After reading Garland Davis’s recent guest post about porches Jim Casada sent me the following piece he wrote a few years back.
“In Praise of Porches” written by Jim Casada
One of the many blessings folks living in the Smokies tend to take for granted is that they can enjoy their porches on balmy spring days, throughout the summer in early morning and from late afternoon until bedtime, and well into autumn when Indian Summer holds sway. With a fan and shade trees, even mid-day in the summer can be tolerable. Such is not the case everywhere. In fact, what might be styled the “porch season” has quite a lengthy run in the high hills of the southern Appalachians.
In today’s world of air conditioning, near addiction to television screens, and a seeming compulsion to be indoors, porches don’t loom nearly as large in everyday life as was once the case. Yet I’d like to sing the praises of porches, and much of my tribute comes directly from countless wondrous hours spent on them, mostly on the one at my boyhood home or that of my paternal grandparents. Of course there were porches aplenty elsewhere–summertime courtships where I had neither the money nor the transportation to do anything but visit (they provided a welcome bit of privacy), picking and grinning sessions on summer evenings, visits with friends or relatives, and much more.
When visitors came a-calling, weather permitting we adjourned to the porch overlooking the town and offering vistas of Frye Mountain, the head of Kirklands Creek, and the beginning of the Alarka range on the opposite side of the Tuckaseigee River valley. It was a grand place to be when thunderstorms threatened. On countless occasions when a good shower would have been most welcome we watched rains falling on the opposite ridgeline, sometimes so heavy they hid Frye Mountain, with flashes of lightning momentarily brightening the sky. We almost never got the benefit of those evening showers, because typical summer rain patterns brought rain from the southwest, moving up the river.
That porch was almost a second home to my sister. She would sing and rock for hours on end, and on one occasion when Daddy accidentally ran over a cat in the driveway, she purt nigh drove the rest of the household crazy with mournful tunes that in essence amounted to dirges. It was also a place to watch lightning bugs as light gave way to night, to observe Independence Day fireworks, or during the day to watch birds go about their business. A pair of screech owls which raised several generations of young in a huge white oak located nearby added to the appeal, and during the summer there was always a chorus of grasshoppers, katydids, and jar flies as background music.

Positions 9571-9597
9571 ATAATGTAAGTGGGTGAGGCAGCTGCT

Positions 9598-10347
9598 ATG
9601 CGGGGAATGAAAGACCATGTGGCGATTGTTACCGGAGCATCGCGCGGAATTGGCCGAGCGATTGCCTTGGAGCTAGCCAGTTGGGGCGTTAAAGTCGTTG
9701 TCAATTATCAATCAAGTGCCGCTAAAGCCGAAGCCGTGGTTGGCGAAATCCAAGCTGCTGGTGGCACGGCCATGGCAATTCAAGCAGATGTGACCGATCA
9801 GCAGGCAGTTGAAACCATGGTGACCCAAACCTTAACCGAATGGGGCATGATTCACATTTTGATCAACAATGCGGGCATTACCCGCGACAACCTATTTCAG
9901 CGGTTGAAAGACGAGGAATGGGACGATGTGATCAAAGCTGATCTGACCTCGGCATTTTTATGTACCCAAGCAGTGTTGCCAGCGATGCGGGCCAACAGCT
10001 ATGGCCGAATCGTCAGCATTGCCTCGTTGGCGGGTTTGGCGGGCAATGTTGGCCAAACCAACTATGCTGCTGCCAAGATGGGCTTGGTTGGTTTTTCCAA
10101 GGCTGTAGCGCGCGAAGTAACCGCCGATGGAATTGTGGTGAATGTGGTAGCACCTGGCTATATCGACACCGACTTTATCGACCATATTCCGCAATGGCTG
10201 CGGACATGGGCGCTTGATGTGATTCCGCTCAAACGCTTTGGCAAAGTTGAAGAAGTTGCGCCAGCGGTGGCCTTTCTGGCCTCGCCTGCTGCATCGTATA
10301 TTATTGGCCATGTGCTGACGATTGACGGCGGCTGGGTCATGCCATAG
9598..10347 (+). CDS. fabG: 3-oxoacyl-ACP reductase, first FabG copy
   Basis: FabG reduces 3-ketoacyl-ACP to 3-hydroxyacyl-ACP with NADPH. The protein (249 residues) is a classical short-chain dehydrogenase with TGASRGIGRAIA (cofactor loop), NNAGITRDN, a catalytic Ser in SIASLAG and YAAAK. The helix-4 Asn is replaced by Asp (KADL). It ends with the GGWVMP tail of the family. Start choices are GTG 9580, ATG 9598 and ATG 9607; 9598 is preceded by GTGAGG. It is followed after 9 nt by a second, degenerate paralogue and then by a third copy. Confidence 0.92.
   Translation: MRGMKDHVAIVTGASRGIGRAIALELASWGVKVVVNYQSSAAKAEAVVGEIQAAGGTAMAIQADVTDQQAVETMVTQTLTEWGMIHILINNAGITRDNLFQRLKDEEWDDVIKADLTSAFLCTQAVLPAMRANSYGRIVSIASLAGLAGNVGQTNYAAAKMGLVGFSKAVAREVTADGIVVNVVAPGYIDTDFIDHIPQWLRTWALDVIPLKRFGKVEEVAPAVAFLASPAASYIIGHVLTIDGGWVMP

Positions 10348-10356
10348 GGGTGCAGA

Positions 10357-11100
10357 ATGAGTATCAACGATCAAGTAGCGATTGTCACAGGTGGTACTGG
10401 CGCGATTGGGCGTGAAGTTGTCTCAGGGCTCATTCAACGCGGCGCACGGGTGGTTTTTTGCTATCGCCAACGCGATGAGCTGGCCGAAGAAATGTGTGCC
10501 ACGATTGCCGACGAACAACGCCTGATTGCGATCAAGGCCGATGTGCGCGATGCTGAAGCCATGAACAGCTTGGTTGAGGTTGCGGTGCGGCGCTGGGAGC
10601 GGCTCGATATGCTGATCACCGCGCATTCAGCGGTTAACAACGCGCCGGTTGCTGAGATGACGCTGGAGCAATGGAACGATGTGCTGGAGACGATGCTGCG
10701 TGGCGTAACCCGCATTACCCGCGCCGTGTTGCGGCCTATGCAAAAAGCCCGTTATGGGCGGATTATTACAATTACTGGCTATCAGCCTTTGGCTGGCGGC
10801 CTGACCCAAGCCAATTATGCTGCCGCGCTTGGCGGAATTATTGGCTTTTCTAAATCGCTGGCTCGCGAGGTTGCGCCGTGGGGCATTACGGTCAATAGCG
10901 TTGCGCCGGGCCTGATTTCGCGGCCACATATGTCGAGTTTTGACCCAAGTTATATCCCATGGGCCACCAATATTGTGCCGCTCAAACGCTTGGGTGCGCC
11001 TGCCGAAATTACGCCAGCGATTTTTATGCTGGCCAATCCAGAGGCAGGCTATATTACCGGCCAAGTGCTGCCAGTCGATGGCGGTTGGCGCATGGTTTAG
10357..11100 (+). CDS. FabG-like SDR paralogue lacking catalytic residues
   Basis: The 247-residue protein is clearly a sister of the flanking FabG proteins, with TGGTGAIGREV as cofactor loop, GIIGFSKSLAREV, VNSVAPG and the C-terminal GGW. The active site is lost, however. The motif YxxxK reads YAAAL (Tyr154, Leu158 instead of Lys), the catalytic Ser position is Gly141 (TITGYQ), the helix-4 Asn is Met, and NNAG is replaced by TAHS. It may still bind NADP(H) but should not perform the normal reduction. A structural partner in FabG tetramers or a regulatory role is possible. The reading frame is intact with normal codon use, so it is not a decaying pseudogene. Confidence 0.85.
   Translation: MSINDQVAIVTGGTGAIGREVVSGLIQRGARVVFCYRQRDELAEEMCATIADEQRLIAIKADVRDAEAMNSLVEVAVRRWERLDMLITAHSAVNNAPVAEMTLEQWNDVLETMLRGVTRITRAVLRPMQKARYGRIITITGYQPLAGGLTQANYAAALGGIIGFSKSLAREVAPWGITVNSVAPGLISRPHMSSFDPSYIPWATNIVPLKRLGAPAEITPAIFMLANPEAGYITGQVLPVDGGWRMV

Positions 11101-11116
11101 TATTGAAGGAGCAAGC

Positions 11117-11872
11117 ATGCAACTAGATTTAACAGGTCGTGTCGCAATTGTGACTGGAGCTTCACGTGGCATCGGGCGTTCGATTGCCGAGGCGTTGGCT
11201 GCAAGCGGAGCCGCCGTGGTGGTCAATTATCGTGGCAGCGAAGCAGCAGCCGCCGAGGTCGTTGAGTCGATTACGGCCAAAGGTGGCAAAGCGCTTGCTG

Porches were a place for relaxation at day’s end, but they also witnessed plenty of work. Indeed, quite often work and rest went hand in hand. Sometimes a number of family members would gather to talk, but while they did so their hands were busy. The job at hand might involve stringing and breaking beans for a run of canning the next morning; shelling crowder peas or lima beans with the same end result in mind; peeling and quartering apples, either for drying or canning; working up a bushel or two of corn (shucking, scrubbing away silks, then cutting from the cob) for soup mix; cutting up okra; going through peaches beginning to go bad Mom had bought for a song to make preserves, and the like. More often than not anything that was canned included a session of porch work as part of the overall process.
Occasionally, usually on a Sunday afternoon, there would be a run of hand-churned ice cream. I don’t ever recall doing this at home but it happened on periodically at the home of Grandpa Joe and Grandma Minnie, usually when a bunch of cousins from out of town visited or maybe when a lot of us got together for a family meal.
Most memorable of all for me were porch sitting sessions with no one involved except Grandpa Joe and me. Sometimes this came when we had been placed in verbal exile (that is to say, Grandma had told us, in no uncertain terms, that we needed to get out of the house). Grandpa would mutter something about “they” not wanting us underfoot (he referred to Grandma Minnie as “they” whenever she was upset, apparently think the impersonal pronoun would ease the brunt of her ready wrath—it never did) and we would retreat to the porch.
There he would take his throne, a comfortable rocking chair which now, a full 60 years later, sits nearby as I’m writing this. Before long I would have induced him to share tales of yesteryear. Grandpa was a natural, gifted storyteller and it didn’t take much—just a request for a re-run of some oft-told tale such as the time he shot a “painter” (cougar)—and magic would unfold. I would sit enchanted for hours, doing little other than offering a bit of encouragement or tendering an occasional expression of rapt interest, as he relived what was clearly a rugged but exciting time in his life.
Add to that enjoyment of an icy watermelon or just resting after hours of hoeing corn, and the overall picture emerges of porches being special retreat, a tiny piece of paradise. They were the perfect place for so many things. Family gatherings, courtships, music, relaxation, rest between periods of work, enjoying the soothing movement of a rocking chair, sensing and savoring the rhythm of a gentle rain, and more. Porches were a place where you could be at peace with the world, and as singer/songwriter Tracy Lawrence suggested years ago in a country hit, “If the World Had a Front Porch,” they were a place to reduce stress, solve problems, and slow down life’s often hectic pace.